"Well, then, to-morrow morning early, I will send it to you at the Serapeum. The portrait of the dead may perish if it may but save the life of him who wrought it so lovingly." She turned away her face as she gave the philosopher her hand, and then hastily left the room.
Melissa flew after her and, with overflowing gratitude, besought the sobbing lady not to weep.
"I know something that will bring you greater comfort than my brother's picture: I mean the living image of your Korinna--a young girl; she is here in Alexandria."
"Zeno's daughter Agatha?" said Berenike; and when Melissa said yes, it was she, the lady went on with a deep sigh: "Thanks for your kind thought, my child; but she, too, is lost to me."
And as she spoke she sank on a couch, saying, in a low voice, "I would rather be alone."
Melissa modestly withdrew into the adjoining room, and Philostratus, who had been lost in the contemplation of the picture, took his leave.
He did not make use of the imperial chariot in waiting for him, but returned to his lodgings on foot, in such good spirits, and so well satisfied with himself, as he had not been before since leaving Rome.
When Berenike had rested in solitude for some little time she recalled Melissa, and took as much care of her young guest as though she were her lost darling, restored to her after a brief absence. First she allowed the girl to send for Argutis; and when she had assured the faithful slave that all promised well, she dismissed him with instructions to await at home his young mistress's orders, for that Melissa would for the present find shelter under her roof.
When the Gaul had departed, she desired her waiting-woman, Johanna, to fetch her brother. During her absence the lady explained to Melissa that they both were Christians. They were freeborn, the children of a freedman of Berenike's house. Johannes had at an early age shown so much intelligence that they had acceded to his wish to be educated as a lawyer. He was now one of the most successful pleaders in the city; but he always used his eloquence, which he had perfected not only at Alexandria but also at Carthage, by preference in the service of accused Christians. In his leisure hours he would visit the condemned in prison, speak comfort to them, and give them presents out of the fine profits he derived from his business among the wealthy. He was the very man to go and see her father and brothers; he would revive their spirits, and carry them her greeting.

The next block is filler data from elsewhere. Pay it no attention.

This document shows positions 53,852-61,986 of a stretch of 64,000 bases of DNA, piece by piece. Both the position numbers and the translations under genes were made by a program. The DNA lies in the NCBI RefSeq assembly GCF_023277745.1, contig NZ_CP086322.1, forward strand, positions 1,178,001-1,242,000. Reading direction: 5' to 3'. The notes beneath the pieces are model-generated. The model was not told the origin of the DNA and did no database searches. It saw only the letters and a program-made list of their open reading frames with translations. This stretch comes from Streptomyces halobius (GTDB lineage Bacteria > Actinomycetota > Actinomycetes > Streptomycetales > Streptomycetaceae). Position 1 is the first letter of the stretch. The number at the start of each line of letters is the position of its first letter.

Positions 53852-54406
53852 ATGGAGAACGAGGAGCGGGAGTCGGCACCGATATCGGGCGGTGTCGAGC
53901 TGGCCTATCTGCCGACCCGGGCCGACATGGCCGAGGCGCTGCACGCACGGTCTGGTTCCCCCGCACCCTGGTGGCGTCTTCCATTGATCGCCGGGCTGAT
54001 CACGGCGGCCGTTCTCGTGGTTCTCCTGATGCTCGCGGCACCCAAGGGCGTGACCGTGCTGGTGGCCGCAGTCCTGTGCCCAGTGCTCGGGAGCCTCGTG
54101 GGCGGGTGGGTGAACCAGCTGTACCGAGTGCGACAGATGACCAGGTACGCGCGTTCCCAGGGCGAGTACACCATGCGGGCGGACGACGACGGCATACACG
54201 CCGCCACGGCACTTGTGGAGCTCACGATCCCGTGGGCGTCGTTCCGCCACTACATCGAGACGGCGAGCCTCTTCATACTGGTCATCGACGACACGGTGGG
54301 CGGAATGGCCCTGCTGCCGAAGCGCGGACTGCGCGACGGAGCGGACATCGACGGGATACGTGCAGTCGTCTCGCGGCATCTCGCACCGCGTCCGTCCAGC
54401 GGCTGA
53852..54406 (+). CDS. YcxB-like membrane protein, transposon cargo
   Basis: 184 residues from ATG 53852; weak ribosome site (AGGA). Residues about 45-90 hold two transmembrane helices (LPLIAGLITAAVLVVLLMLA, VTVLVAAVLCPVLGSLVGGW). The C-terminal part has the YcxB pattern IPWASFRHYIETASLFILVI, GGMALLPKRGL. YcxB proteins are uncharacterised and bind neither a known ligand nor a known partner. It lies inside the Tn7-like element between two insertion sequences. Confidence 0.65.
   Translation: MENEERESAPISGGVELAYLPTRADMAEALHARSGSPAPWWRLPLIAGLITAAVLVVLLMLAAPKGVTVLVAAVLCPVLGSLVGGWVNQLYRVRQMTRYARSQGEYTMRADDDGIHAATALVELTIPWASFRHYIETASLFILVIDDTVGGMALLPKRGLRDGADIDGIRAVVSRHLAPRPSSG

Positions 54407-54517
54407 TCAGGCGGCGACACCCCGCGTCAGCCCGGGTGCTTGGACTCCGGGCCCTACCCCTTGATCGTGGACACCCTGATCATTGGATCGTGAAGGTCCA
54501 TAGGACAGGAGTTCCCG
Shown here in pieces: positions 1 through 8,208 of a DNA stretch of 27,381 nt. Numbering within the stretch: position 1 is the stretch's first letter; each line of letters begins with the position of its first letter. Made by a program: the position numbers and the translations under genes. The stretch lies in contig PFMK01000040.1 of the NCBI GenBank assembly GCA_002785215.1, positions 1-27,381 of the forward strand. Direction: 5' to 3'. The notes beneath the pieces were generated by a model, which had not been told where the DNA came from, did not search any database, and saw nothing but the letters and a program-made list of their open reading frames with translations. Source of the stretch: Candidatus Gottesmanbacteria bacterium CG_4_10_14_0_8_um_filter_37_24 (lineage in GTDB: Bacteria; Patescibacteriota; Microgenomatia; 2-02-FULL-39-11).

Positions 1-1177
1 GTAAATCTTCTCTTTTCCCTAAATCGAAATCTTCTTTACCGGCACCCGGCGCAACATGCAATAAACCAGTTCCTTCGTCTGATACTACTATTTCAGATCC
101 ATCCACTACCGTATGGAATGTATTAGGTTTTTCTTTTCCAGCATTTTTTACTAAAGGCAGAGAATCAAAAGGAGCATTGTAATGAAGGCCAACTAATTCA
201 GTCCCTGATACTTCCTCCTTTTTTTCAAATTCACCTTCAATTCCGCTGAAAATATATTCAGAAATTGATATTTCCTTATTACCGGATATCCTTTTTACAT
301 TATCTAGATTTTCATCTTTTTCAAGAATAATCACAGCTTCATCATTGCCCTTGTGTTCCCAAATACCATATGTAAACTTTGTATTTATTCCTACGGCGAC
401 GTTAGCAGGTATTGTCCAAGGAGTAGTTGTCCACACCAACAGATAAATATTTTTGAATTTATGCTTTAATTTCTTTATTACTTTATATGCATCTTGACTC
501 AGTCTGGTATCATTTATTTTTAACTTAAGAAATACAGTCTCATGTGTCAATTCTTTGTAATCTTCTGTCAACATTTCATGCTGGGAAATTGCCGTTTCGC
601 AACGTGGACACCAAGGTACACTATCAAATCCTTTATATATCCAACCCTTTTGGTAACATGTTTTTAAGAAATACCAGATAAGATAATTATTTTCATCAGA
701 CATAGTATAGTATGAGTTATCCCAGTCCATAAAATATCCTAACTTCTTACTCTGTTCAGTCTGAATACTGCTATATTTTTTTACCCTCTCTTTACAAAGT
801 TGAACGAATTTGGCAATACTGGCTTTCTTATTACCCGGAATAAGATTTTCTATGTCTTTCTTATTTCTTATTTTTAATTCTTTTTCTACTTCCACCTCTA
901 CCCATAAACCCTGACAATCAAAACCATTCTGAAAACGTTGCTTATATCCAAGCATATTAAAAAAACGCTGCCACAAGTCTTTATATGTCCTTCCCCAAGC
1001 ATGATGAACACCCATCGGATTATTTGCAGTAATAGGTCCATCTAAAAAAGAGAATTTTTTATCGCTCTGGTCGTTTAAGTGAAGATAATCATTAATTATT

When, presently, the Christian arrived he expressed himself as very ready to undertake this commission. His sister was already busied in packing wine and other comforts for the captives-more, no doubt, as Johannes told Berenike, than the three men could possibly consume, even if their imprisonment should be a long one. His smile showed how confidently he counted on the lady's liberality, and Melissa quickly put her faith in the young Christian, who would have reminded her of her brother Philip, but that his slight figure was more upright, and his long hair quite smooth, without a wave or curl. His eyes, above all, were unlike Philip's; for they looked out on the world with a gaze as mild as Philip's were keen and inquiring.
Melissa gave him many messages for her father and brothers, and when the lady Berenike begged him to take care that the portrait of her daughter was safely carried to the Serapeum, where it was to contribute to mollify Caesar in the painter's favor, he praised her determination, and modestly added: "For how long may we call our own any of these perishable joys? A day, perhaps a year, at most a lustrum. But eternity is long, and those who, for its sake, forget time and set all their hopes on eternity --which is indeed time to the soul--soon cease to bewail the loss of any transitory treasure, were it the noblest and dearest. Oh, would that I could lead you to place your hopes on eternity, best of women and most true-hearted mother! Eternity, which not the wisest brain can conceive of!--I tell you, lady, for you are a philosopher--that is the hardest and therefore the grandest idea for human thought to compass. Fix your eye on that, and in its infinite realm, which must be your future home, you will meet her again whom you have lost--not her image returned to you, but herself."